> The word "esperante" is not used in Spanish. It is not correct Spanish to say
> "Padre Esperante".
OK, thanks for confirming that.
> I conjecture in my article that the name of the character "Le P`ere
> Esperante" in "Le Superbe Or'enoque" refers to the language Esperanto.
> Since Verne has shown previously interest in the artificial
> (constructed) languages.
You are right that Verne had an interest in these languages, and it could
well be that he already knew about Esperanto when he wrote "Orenoque". One
wonders though, as you say in your article, why he would give such an
implicit reference to Esperanto when there is no further mention of it in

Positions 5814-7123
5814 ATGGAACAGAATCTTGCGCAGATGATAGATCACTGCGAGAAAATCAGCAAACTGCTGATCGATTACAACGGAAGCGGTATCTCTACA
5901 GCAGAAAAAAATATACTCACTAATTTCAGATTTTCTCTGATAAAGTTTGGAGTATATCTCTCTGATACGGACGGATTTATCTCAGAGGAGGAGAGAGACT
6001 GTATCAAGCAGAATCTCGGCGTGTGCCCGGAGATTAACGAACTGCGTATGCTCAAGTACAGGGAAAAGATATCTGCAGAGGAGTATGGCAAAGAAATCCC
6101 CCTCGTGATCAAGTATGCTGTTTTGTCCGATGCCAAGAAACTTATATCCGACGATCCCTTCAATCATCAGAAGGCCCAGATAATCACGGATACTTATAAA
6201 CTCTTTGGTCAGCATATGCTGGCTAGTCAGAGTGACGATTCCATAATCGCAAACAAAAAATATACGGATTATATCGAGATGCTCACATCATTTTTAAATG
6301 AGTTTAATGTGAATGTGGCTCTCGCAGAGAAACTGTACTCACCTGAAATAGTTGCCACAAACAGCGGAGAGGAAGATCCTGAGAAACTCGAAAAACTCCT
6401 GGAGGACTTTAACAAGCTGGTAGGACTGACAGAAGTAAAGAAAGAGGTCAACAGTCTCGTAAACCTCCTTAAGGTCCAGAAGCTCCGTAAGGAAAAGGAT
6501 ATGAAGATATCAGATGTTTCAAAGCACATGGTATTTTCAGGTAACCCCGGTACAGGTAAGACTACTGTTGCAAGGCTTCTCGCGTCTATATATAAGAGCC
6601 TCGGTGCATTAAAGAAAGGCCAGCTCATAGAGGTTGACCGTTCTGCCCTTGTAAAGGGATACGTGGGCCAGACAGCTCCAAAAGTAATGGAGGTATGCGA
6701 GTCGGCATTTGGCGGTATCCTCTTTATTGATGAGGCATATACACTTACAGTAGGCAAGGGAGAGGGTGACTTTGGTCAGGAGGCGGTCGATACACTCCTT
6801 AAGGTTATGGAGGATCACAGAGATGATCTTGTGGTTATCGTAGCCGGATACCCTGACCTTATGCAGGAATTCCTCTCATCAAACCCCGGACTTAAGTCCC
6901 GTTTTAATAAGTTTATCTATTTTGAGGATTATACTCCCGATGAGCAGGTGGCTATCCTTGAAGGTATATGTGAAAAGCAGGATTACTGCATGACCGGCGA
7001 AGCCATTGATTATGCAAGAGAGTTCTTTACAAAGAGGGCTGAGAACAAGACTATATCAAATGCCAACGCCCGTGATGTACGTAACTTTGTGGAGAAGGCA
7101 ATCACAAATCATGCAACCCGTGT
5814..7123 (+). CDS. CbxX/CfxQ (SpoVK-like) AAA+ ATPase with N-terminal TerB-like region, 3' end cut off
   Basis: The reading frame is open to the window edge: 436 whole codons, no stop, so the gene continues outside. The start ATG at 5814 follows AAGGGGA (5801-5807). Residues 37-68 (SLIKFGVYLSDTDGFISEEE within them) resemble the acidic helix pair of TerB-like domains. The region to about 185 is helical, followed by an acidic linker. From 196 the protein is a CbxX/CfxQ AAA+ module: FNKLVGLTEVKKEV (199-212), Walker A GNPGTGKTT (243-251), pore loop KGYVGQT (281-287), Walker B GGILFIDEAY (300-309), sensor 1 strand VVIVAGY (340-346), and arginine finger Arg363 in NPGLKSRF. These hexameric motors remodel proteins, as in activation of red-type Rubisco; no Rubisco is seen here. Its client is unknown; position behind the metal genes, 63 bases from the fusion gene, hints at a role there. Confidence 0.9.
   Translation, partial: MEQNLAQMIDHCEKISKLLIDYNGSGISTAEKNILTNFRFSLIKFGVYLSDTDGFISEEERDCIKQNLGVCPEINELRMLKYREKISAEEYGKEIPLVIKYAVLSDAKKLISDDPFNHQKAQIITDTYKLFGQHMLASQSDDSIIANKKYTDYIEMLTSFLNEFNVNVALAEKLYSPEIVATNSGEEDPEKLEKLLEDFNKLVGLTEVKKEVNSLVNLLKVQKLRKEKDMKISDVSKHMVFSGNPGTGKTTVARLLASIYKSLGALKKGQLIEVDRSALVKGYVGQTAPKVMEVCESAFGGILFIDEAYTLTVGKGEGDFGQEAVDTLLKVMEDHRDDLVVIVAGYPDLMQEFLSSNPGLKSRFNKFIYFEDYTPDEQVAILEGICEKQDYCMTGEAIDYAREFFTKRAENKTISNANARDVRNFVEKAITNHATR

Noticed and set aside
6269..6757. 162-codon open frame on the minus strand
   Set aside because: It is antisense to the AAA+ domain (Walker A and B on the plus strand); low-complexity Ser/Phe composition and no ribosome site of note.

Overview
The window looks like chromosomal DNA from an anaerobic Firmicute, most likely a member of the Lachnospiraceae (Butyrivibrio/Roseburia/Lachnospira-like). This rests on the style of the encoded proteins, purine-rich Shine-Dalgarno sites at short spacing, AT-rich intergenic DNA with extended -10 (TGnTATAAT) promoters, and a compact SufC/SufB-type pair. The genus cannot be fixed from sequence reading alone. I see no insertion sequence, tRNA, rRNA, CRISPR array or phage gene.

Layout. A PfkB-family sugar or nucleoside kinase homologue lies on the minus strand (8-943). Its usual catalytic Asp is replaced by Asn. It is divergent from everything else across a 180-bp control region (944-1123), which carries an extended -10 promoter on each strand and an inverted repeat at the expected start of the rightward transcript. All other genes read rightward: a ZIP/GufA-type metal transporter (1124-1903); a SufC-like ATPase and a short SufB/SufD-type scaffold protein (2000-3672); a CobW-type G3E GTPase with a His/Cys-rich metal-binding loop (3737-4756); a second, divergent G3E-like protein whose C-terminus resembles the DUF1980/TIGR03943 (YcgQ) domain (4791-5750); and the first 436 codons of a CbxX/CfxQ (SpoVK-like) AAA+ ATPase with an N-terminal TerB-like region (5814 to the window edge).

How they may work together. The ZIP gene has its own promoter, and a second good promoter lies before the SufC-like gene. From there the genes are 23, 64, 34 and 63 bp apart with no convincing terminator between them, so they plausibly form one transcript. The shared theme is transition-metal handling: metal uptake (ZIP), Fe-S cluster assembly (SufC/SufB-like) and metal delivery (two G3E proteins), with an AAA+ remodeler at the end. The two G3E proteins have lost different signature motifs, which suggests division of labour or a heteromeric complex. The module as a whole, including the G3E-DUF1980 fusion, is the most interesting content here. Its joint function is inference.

the rest of the novel. Another point is that Colonel de Kermor probably
didn't know about Esperanto: he left Nantes in 1875, and was in San
Fernando in 1879. The Unua Libro was published in 1887. But this is
another level, and anachronisms are of course possible.
So, I like your conjecture, I hadn't thought of a possible Esperanto
connection before, but I'm not entirely convinced it was Verne's intent.
> Later he started to write the novel "Esplorvojagxo" (Voyage
> d'exploration), where the language Esperanto plays an important role in
> its plot. However he never finished this novel. He only wrote four
> chapters and started the fifth.
And his son Michel eliminated all Esperanto references from "L'Etonnante
aventure de la Mission Barsac", his heavily modified version of the novel.
> My article was written for esparantists during the centenary of Verne's
> death, I plan to translate it in English soon and post it in my web page.
Good idea. Although Esperanto is quite easy to read if you know a couple
of other languages, many people still prefer to read in English.
Received on Mon 07 Aug 2006 - 19:38:34 IDT